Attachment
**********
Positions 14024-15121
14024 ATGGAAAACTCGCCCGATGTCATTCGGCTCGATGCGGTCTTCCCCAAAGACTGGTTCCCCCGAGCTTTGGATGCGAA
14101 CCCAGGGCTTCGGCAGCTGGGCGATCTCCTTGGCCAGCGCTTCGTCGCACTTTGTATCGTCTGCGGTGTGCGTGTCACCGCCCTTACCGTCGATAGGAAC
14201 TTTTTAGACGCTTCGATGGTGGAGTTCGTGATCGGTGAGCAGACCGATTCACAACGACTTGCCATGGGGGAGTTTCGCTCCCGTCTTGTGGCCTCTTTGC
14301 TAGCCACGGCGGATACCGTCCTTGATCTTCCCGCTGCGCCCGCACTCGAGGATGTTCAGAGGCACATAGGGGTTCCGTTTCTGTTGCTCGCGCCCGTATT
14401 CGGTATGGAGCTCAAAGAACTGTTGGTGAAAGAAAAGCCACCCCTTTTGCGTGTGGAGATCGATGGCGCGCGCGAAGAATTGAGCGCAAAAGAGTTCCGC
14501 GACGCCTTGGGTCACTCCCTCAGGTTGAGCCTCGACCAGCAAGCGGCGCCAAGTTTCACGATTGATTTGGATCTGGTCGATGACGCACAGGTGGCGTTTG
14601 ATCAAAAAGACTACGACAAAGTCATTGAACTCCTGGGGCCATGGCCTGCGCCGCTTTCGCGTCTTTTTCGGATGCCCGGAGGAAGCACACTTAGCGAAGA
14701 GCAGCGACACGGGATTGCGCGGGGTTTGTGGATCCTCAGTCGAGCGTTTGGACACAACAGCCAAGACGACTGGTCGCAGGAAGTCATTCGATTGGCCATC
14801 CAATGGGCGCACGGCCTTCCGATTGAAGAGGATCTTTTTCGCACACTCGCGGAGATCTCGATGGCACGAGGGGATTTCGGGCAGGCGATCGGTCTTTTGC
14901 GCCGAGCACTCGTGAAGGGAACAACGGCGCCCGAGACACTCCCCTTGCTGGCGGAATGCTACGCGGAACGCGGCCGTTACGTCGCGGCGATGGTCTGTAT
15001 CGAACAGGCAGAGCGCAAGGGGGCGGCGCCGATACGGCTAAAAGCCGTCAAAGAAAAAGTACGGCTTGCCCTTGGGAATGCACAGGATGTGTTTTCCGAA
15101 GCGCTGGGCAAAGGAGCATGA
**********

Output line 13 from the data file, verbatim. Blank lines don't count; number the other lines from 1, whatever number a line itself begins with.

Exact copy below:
15101 GCGCTGGGCAAAGGAGCATGA